Happy Friday the 13th
Try not to spill the salt – today is the first Friday the 13th of the new year.
If you’re like 53 percent of Americans, you give in to superstition every once in a while. Even Nobe Prize-winning physicist Niels Bohr wasn’t immune.
In fact, anthropologists note that among every culture, superstition and belief in magic are “so frequent and so widespread that we should ask ourselves if we are not confronted with a permanent and universal form of thought.”
While pure logic tells us that your lucky socks don’t actually carry magical properties, science tells us why we might think they do.
From an evolutionary standpoint, superstitious behavior may have helped cement social bonds, which are instrumental in securing resources and protection from individuals who might otherwise be competitors.
The superstitions themselves likely arose from the desire to achieve greater control, according to professor of psychology, Stuart Vyse. “When something important is at stake yet the outcome is uncertain, then superstitions are likely to be used to fill the gap and make us feel more confident.”
So if a certain action – say, covering oneself in animal skin – yielded better hunting outcomes for early humans due to the reasonable fact that prey may not sense presence of a predator, the hunters might expand the garnet’s use to other rituals in hopes that it would confer a similarly beneficial effect.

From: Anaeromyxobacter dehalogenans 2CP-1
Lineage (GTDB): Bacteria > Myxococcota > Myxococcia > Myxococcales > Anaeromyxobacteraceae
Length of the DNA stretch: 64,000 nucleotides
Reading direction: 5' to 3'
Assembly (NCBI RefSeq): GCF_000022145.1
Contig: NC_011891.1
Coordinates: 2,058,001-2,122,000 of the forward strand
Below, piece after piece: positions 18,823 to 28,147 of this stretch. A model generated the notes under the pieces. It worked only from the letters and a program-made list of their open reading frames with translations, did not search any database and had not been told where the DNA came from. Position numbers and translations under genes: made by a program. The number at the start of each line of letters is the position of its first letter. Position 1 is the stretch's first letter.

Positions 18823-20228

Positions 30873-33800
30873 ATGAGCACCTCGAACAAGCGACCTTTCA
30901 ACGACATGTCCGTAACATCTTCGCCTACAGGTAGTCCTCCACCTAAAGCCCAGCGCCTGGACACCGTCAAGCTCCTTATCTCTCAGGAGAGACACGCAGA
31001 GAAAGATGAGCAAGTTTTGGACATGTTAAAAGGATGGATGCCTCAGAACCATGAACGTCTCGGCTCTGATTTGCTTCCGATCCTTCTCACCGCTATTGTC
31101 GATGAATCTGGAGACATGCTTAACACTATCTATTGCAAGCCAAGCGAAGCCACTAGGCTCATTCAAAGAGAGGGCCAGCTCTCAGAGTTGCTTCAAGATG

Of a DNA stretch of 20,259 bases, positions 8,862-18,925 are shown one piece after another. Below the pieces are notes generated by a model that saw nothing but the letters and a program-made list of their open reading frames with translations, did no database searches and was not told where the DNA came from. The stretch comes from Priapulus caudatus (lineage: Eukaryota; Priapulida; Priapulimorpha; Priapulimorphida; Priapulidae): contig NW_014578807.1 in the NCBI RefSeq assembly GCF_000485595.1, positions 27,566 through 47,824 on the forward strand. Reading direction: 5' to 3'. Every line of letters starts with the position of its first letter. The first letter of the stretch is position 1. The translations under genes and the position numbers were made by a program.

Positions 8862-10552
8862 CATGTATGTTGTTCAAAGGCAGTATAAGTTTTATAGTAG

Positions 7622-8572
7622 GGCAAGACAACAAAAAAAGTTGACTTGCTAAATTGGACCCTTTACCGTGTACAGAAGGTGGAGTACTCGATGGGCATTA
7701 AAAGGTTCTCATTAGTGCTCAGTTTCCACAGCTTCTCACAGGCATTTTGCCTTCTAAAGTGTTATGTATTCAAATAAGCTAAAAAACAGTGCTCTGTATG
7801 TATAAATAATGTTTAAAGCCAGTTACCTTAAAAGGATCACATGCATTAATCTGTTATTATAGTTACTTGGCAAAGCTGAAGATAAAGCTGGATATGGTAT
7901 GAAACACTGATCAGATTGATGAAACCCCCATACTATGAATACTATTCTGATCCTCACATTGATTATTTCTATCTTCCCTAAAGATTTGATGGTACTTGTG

In contemporary society, you’ll probably get the benefit of not risking a ladder falling on your head if you avoid walking under it.
Humans aren’t the only beings to display such behavior. Observational studies show that if pigeons happen to be executing a particular behavior when presented with food, they will engage in repetitive behavior with the “hope” that its continuation will result in more food.
While you may not want to go around breaking perfectly good mirrors for safety or economic reasons, it’s safe to say that even our most popular superstitions amount to naught.